Yeah, yeah, we all know that breast milk is the healthiest option, but that doesn’t necessarily make it the best option. A slew of other things need to be factored into the breastfeeding scenario to determine whether or not it really is the best option for a particular set of parents. It’s not for everyone and the constant breast is best drum beat only serves to make women feel terrible when it doesn’t work out for them or if they simply choose to formula feed because they don’t want to breastfeed. There is a way to promote breastfeed without making parents feel like they’re failures if they end up formula feeding for whatever reason.

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About Monica Bielanko


Monica Bielanko

Monica Bielanko was raised on the wild frontier of late 1970's Utah. She is a recovering Mormon who married the guitar player of an unknown band. She's been married to her Babble Voices writing partner, Serge Bielanko, for the past nine years. Her personal blog, The Girl Who was in the top ten of last year's Top 50 list. Read bio and latest posts → Read Monica's latest posts →

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19 thoughts on “Under Pressure: Dad Speaks Out Against The Breastfeeding Culture

  1. goddess says:

    Very true. I agree with you. But then again, I’ve always viewed my own breasts as that: my OWN breasts and what I choose/chose or choose\/chose NOT to do with them was no one’s business whatsoever. My breasts, my choice, not yours, no guilt.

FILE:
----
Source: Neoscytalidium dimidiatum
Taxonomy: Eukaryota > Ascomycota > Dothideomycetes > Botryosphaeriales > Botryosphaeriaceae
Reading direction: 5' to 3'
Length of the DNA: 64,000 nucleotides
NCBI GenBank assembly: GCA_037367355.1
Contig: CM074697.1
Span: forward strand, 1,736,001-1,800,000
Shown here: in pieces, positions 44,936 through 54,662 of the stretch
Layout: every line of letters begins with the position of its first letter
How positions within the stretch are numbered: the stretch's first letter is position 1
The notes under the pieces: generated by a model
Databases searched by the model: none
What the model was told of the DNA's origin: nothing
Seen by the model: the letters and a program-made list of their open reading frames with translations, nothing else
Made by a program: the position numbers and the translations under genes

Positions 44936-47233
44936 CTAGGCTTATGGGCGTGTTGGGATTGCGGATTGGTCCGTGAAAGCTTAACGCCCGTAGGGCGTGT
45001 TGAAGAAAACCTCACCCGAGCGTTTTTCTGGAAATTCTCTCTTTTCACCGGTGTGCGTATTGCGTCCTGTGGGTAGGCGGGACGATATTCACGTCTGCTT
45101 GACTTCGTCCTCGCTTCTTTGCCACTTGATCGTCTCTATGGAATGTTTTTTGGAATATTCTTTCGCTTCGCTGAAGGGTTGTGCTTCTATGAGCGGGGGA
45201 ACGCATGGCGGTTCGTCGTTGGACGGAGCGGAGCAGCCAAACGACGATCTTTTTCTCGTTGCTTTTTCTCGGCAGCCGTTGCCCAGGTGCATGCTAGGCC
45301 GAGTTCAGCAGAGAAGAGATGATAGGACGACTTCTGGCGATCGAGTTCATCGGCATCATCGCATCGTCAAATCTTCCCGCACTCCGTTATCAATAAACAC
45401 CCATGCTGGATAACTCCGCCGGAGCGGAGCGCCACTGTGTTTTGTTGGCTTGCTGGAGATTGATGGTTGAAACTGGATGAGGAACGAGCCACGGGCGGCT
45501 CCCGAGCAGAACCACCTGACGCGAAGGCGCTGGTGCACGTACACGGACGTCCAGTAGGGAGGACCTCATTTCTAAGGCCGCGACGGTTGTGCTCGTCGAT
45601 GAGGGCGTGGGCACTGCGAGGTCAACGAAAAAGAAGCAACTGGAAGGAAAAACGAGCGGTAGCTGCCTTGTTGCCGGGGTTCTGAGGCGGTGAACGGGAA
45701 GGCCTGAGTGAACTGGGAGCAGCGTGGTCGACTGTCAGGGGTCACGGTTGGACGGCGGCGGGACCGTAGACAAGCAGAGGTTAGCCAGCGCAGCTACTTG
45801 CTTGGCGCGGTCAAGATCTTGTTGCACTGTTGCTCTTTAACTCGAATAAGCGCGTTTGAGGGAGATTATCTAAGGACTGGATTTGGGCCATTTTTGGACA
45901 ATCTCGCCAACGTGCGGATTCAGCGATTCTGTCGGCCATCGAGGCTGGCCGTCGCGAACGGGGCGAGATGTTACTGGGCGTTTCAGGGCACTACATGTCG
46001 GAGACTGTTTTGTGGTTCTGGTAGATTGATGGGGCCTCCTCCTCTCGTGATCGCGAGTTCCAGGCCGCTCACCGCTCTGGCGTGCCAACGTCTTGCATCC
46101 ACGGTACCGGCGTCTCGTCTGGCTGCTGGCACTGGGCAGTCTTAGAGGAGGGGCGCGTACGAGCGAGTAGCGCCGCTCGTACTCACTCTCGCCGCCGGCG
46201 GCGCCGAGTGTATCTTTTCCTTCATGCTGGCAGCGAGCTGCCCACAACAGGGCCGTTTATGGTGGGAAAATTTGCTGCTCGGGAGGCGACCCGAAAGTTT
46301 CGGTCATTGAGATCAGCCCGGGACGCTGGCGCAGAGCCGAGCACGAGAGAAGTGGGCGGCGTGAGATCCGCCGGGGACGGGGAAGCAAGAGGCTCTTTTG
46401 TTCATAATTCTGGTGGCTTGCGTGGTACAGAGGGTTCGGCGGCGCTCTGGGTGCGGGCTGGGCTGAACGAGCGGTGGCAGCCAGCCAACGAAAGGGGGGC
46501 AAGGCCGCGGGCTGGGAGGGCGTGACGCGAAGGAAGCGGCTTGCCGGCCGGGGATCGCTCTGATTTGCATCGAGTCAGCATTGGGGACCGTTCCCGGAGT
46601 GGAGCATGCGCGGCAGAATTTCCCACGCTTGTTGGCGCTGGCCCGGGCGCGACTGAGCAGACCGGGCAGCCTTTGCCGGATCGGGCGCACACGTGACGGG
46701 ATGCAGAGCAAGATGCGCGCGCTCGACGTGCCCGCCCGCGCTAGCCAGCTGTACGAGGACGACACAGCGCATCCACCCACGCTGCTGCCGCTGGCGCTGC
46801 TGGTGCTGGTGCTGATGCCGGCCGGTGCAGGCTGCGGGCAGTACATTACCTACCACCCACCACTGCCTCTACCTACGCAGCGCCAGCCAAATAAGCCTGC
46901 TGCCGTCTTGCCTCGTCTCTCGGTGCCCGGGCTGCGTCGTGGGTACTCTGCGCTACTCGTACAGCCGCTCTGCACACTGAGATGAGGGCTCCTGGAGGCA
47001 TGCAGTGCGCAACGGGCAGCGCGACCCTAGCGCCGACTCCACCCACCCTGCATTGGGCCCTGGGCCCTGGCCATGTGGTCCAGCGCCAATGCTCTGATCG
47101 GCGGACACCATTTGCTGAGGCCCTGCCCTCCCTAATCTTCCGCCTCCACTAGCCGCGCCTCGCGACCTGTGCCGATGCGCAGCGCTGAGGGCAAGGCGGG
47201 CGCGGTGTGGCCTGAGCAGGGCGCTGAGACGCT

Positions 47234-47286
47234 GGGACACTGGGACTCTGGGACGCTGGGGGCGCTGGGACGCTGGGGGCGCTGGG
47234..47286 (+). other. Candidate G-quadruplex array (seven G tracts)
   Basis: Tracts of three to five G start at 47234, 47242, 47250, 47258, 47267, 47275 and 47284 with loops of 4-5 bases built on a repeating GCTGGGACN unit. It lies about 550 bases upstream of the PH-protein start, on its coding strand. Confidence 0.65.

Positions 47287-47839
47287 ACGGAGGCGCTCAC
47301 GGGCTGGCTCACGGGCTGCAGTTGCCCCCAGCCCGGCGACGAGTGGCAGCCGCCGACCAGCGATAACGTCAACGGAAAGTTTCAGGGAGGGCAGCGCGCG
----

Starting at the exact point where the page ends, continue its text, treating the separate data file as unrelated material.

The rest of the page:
Tho none of my business, since he said it and it’s public, my opinion on this guys’ story is that his bond with his child will probably be so much more important than the source of feeding over that child’s lifetime.

  2. DeathMetalMommy says:

    Even while I feel that every mother should at least attempt to breastfeed, I don’t think they should be made to feel like a failure at all if it just isn’t working out. Sometimes there are medical reasons why and sometimes it’s something else. All I ask is that you try. All of my kids have been nursed and had formula. They’re all still alive.

  3. goddess says:

    But some don’t want to at all. And it’s really no one’s place to ask them just to try.

  4. Allyn says:

    I totally agree that people who don’t want to breastfeed shouldn’t “attempt” just to make someone else happy. I am due any day now (my due date is today, but it looks like there will be very little action in my house this evening) and have so much to do to wrap up the semester at the University I teach at. There is no way I could breastfeed. I can’t breastfeed while I teach (despite what a woman at American University believes), I can’t pump when I have hours of work to do as soon as I finish giving birth. And frankly, I am not enticed to do so. I was formula fed, was and still is rarely sick, and doing quite well. I think dads should get a say in what goes on in their family, though certainly not what a woman does with her body. If a woman wants to breastfeed, even if her husband doesn’t want her to, she should be able to. If a woman doesn’t want to breastfeed, it’s her body, despite husbandly wishes. I think it’s great that we live in a country that values women and feminist ideals of respecting women’s bodies and individualism

  5. Gloria Stits says: